Regarding the magical "or" operator
tim_one at email.msn.com
Sun Aug 15 05:09:54 CEST 1999
[posted & mailed]
> I was wondering how often most python programmers make use of that
> remarkably nifty property of the logical operators, in which they
> produce not merely 0 or 1, but the value is last looked at when it
> decided whether the expression was true or false.
Hard to say. It shows up dozens of times in the std libraries, but like
other features that aren't exactly like C's, I'd guess "most programmers"
don't think to use it ("else" clauses on loops are similar this way).
The most common idiom is
value_to_use = some_value or some_default_value
A cute one is in the Wichmann-Hill random # generator, where a seed int
cannot be allowed to become 0:
x = (x + a) % 256 or 1
> My question is this: have you ever had an urge for it (or a variant)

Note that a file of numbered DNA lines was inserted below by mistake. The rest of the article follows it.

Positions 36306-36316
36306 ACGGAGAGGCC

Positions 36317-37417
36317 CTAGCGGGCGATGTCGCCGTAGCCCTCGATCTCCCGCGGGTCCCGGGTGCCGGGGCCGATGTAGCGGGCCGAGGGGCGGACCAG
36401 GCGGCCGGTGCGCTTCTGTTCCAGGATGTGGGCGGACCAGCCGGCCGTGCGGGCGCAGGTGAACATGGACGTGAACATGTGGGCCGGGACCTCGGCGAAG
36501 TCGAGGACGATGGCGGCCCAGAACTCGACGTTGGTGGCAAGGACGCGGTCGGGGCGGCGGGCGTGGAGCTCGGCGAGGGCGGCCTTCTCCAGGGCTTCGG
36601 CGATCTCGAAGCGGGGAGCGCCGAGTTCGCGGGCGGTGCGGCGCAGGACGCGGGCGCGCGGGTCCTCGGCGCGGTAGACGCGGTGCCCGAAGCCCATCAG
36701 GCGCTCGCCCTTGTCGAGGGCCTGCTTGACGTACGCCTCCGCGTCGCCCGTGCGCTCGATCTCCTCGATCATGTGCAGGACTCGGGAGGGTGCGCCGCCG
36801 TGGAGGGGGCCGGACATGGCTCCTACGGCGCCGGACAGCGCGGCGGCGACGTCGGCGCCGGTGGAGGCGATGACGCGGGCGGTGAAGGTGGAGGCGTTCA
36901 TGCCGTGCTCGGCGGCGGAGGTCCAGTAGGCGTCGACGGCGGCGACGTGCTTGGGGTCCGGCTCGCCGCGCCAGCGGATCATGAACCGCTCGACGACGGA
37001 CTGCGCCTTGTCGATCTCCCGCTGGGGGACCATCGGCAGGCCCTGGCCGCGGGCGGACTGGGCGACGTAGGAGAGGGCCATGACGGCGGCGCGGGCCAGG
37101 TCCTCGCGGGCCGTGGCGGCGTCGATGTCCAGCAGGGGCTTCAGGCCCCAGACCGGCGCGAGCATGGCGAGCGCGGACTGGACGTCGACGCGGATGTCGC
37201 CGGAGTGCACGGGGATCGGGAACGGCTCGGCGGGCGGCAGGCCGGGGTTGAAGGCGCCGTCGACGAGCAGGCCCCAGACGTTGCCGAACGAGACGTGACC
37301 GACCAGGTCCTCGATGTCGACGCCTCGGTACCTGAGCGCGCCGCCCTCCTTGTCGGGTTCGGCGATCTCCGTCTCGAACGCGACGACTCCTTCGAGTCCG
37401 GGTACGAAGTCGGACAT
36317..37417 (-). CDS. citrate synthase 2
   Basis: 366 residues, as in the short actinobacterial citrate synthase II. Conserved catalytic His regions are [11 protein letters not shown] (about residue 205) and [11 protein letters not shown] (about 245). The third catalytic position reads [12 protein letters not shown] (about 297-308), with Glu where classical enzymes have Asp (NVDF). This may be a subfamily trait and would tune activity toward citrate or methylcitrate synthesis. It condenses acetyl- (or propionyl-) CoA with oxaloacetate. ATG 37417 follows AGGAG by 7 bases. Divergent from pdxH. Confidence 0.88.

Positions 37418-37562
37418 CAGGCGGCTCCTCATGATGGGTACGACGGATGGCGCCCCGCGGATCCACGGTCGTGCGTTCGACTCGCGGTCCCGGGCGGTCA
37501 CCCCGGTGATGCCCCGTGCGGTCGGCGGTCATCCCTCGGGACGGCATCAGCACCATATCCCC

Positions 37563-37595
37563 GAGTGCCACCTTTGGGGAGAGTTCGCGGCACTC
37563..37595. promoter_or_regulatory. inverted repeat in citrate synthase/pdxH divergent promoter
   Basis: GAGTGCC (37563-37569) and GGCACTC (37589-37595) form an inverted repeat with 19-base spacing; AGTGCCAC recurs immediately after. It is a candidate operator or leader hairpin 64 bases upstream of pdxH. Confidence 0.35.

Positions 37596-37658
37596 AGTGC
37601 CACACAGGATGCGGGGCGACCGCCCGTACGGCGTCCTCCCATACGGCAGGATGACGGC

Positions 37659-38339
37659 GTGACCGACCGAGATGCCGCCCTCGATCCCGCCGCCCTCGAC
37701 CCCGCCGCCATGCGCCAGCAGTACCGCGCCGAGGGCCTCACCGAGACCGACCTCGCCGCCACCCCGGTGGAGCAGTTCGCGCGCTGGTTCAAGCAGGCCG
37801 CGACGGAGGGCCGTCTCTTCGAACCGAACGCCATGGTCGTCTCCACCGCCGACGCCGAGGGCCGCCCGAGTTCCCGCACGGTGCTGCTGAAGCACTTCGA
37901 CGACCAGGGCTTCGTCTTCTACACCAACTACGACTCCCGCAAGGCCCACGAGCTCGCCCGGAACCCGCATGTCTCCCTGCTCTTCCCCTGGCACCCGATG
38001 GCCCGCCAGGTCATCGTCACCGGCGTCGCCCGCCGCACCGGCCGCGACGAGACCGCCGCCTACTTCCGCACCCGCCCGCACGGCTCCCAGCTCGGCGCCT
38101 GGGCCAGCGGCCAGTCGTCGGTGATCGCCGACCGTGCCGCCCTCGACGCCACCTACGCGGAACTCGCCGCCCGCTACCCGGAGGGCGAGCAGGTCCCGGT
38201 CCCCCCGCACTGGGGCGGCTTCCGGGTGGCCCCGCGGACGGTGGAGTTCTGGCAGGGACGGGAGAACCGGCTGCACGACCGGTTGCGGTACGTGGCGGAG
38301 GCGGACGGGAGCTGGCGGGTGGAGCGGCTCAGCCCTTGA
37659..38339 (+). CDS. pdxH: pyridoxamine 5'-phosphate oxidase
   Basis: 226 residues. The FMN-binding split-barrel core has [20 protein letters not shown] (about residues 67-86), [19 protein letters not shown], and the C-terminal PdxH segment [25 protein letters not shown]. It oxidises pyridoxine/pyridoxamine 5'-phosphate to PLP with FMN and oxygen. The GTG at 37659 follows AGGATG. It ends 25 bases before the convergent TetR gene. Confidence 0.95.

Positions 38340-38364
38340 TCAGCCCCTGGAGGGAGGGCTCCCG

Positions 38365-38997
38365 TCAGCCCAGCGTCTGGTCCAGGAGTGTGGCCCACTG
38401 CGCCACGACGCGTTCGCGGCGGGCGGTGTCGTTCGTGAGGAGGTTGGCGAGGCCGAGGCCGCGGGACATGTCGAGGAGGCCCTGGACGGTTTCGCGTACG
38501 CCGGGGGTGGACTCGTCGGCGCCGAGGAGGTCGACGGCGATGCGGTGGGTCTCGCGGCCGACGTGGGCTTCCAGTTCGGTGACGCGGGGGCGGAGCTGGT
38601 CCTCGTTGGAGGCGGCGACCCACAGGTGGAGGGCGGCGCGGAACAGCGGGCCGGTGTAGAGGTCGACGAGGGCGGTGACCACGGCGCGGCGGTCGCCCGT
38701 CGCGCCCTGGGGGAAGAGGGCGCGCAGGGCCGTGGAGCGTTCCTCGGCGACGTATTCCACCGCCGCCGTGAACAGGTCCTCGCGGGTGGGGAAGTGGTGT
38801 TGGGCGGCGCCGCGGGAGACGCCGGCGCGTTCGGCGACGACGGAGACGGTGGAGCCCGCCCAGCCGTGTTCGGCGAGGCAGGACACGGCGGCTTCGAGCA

> to care about the difference between None and any other false value?
Whaddya think this is, Perl <wink>?
> I am certainly *not* asking for such a thing. I'd just like to know
> whether anyone ever cared.
Not that I recall. The notion that "one distinguished false value is more
false than the others" wouldn't fly well here. None doesn't come with
enough semantics (either enforced or conventional) to support making subtle
distinctions -- None evaluates false, and has an easy-to-remember name, but
there's nothing else special about it in theory or practice.
It may be different in Perl, where e.g. I imagine that an operator returning
the first non-undef value could be handy. It would be handy in Python too
*if* e.g. unbound names were instead bound to None by default (instead of
raising exceptions upon reference).
In Python-land folks are more likely to clamor for an equivalent to Perl/C
a = b() ? c() : d()
The simplest faithful Python one-liner
# trickiness needed in case c() evaluates false;
# [c()] is still true in that case
a = (b() and [c()] or [d()])
a = c()
a = d()
look downright appealing <wink>.
none-is-its-own-reward-ly y'rs - tim
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